IBD and IBS
Junk is a bit of a misnomer, because this is the part of your DNA that provides the most genealogical information. Scientists refer to junk DNA to differentiate it from the portion of DNA that contains genetic coding instructions. This is one case where one man’s trash is another man’s treasure! Coding DNA has information like eye color, blood type, and susceptibility to disease; although scientifically interesting, this makes coding DNA unique to you and useless for comparing yourself to potential ancestral matches. Ancestry only tests the non-coding DNA regions of your DNA, since these are the regions containing information on your heritage.
The particular region of the DNA that is analyzed is often referred to as a locus or marker. Locus is a singular location, and loci is the plural of this term.
Also known as loci, these are regions of DNA that have a signature or pattern that make them identifiable in all people. The differences in information at marker points are called alleles. This is the data upon which your matches are based.
These are other people that have either taken a DNA test from Ancestry.com or manually entered their DNA test results that they obtained from another source and have results in common with you. Your closest matches will be darker orange, while more distant matches fade from yellow to green.
Sometimes you will see a two DNA segments close together with a small slice missing. This is referred to as Missing Teeth. The approximate length of the segment is treated as the sum of the two segments.
MRCA (Most Recent Common Ancestor)
The most recent common ancestor is an estimated value that shows in which generation you may be able to find a common ancestor with your matches. The lower this number, the more closely related you might be to a person.
mtDNA (Mitochondrial DNA)
Mitochondrial DNA is different from the rest of your DNA, in that it comes from a different part of the cell. Most DNA is located in the center of the cell, the nucleus. MtDNA comes from a part of the cell called a mitochondrion (plural: mitochondria), which provides the cell with energy. Because of this difference, it doesn’t get recombined like most DNA and is passed on unchanged from a mother to her children. Any female children will in turn pass that unchanged DNA to their children, and so on down the maternal line. Ancestry’s mtDNA test examines two hyper-variable regions (HVRs) of the mitochondrial DNA, and allows you to compare your results with others who have taken a mtDNA test to find matches. Due to the extremely low rate of change in mtDNA, a nearly perfect match won’t be as helpful as a perfect match in finding people that share your genetic heritage.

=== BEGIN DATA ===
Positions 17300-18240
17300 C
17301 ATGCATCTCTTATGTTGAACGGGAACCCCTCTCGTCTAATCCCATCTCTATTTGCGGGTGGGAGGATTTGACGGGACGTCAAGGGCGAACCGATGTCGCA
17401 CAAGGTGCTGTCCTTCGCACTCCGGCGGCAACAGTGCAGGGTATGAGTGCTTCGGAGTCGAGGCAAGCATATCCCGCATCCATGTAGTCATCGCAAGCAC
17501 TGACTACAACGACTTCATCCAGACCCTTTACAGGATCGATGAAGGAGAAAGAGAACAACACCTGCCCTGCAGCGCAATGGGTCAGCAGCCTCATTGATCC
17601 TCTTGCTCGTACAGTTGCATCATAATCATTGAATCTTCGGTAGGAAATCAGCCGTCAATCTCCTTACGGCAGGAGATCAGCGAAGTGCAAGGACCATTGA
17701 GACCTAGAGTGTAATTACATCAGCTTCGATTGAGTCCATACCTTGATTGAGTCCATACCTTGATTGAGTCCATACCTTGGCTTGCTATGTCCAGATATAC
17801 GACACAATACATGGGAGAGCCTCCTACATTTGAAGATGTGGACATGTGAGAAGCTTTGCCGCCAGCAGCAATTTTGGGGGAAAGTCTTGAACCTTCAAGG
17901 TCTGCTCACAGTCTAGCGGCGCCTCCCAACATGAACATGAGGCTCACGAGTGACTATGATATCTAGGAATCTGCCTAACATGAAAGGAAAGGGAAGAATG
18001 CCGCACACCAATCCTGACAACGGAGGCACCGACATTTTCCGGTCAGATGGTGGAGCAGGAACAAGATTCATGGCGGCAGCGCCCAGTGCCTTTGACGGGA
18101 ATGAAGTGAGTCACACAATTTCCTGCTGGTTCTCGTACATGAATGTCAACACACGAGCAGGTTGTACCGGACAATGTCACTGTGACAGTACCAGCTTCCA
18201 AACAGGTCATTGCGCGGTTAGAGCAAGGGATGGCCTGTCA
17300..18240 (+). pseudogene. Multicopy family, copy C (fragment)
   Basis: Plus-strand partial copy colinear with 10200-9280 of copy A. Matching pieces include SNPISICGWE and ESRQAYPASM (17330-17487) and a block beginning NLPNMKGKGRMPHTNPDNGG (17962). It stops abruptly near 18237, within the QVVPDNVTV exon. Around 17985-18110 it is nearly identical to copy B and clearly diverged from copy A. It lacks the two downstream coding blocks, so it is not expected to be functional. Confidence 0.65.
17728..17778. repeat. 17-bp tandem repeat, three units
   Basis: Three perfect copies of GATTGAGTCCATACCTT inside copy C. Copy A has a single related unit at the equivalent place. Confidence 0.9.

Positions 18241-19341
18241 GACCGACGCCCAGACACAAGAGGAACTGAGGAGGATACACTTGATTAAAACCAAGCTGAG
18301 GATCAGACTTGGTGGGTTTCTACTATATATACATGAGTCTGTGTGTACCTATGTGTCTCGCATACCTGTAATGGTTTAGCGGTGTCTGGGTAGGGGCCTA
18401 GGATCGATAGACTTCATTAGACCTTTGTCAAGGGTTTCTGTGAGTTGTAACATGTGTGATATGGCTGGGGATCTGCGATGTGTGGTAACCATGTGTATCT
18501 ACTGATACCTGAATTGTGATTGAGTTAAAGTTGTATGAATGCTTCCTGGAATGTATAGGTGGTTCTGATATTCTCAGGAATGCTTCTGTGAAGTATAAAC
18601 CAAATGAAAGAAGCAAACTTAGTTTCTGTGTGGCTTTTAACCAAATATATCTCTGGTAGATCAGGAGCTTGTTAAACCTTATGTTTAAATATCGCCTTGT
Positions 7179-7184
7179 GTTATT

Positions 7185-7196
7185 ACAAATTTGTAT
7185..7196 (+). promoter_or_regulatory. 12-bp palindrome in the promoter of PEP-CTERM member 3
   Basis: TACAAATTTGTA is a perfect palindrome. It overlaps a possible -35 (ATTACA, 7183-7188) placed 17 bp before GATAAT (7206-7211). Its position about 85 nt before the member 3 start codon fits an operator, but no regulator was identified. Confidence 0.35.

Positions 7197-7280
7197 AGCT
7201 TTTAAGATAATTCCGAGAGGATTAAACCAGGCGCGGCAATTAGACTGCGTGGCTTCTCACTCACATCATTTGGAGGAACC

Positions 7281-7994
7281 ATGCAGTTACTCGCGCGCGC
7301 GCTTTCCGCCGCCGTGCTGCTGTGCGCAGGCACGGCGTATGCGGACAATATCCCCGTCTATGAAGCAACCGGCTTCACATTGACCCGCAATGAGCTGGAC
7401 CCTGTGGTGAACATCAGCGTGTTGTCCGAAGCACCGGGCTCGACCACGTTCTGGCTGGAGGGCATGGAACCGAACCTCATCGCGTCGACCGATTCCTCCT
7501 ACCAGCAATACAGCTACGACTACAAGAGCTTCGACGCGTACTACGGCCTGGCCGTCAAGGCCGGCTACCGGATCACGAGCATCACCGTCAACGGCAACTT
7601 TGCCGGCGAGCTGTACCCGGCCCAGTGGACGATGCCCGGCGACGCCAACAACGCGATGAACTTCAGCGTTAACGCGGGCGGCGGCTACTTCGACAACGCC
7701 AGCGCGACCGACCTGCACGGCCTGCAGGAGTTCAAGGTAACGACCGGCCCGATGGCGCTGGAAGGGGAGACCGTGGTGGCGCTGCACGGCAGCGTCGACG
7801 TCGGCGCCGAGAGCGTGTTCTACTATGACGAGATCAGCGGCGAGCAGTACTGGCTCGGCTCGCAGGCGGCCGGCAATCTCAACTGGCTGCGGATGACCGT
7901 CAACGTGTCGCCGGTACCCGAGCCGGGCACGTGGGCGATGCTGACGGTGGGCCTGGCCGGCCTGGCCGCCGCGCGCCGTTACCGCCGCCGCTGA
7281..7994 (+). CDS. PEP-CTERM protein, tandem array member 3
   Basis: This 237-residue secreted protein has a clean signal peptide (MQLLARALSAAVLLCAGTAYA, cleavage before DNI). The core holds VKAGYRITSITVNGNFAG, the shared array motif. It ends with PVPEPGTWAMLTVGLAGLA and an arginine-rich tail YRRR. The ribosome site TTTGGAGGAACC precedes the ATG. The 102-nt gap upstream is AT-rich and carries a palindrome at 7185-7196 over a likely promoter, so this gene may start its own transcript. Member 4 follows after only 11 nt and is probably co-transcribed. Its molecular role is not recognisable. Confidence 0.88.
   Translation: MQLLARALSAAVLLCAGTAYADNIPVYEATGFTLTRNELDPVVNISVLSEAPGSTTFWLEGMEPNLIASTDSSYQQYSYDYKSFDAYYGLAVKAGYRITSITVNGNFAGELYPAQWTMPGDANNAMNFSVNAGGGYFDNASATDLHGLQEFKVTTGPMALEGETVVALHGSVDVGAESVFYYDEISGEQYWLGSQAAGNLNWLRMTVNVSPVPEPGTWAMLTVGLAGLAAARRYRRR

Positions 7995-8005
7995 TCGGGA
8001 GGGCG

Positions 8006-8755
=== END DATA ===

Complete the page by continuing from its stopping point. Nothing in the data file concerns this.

NIST (National Institute of Standards and Technology)
The National Institute of Standards and Technology is a non-regulatory government agency which sets the industry standard for DNA tests. FTDNA, 23andMe and Ancestry.com adheres to these standards in their DNA products and services.
Also known as junk DNA, non-coding DNA is the part of your DNA that Ancestry will be testing. It contains no personally identifiable or genetic information.
DNA is made up of four different bases, also known as nucleotides. They are usually referred to by the first letter of their names: Guanine, Cytosine, Adenine, and Thymine. These nucleotides are on either side of the twisted-ladder-shaped structure of the DNA molecule, and connect in pairs to make the rungs of the ladder. G & C always bond together, as do A & T. The sequence of letters in DNA is your genetic code, partially common to others that are related to you, but also containing uniquely personal sequences.
rCRS (Revised Cambridge Reference Sequence)
This term is only applicable to mitochondrial DNA. Researchers at Cambridge University, led by Dr. Frederick Sanger, were the first to sequence the mitochondrial genome. They chose one female individual of European descent. The CRS has since been revised and the revised Cambridge Reference Sequence (rCRS) is the reference standard against which all mtDNA sequences are compared. Having no differences from the rCRS is just as useful as having multiple differences. If the CRS had been created using a person of African or Asian descent, then your observable differences would be different. Having no differences from the rCRS helps narrow down maternal lineages and haplogroups.
SNP (Single Nucleotide Polymorphism)
Single Nucleotide Polymorphisms (SNPs, pronounced "snips") are single base pair changes that occur infrequently throughout the genome. SNP testing is available for mtDNA, and Y-chromosome. This testing can confirm an individual's deep ancestral grouping (or haplogroup), and allows us to track the branching of haplogroups and subgroups from our original African home, as well as help us to discover interesting facts about our own ancient ancestor's movements across time and geography. Please Note that Ancestry.com does not offer SNP testing, as it does not provide any genealogically relevant information.
STR (Short Tandem Repeat)
Some DNA segments contain a repeated pattern of nucleotides. These repeated patterns are consistently located in every person’s DNA, which makes them incredibly useful areas to look at in multiple individuals. Although the pattern and the location of the pattern is the same for everyone, the pattern is repeated a different number of times in different people. These variations, or alleles, are the results you will receive after taking a DNA test and will let you compare your personal haplotype with others to find potential matches.
The Y-chromosome is passed essentially unchanged from father-to-son. Specific portions of the Y-chromosome are analyzed and compared against other participants’ Y results. This is also known as a father-to-son test and will test paternal lineage. Ancestry offers two different Y-chromosome tests: one that tests 33 markers and another that tests 46 markers. Because the 46 marker test will contain more information you will be able to find more potential matches and examine them with greater accuracy.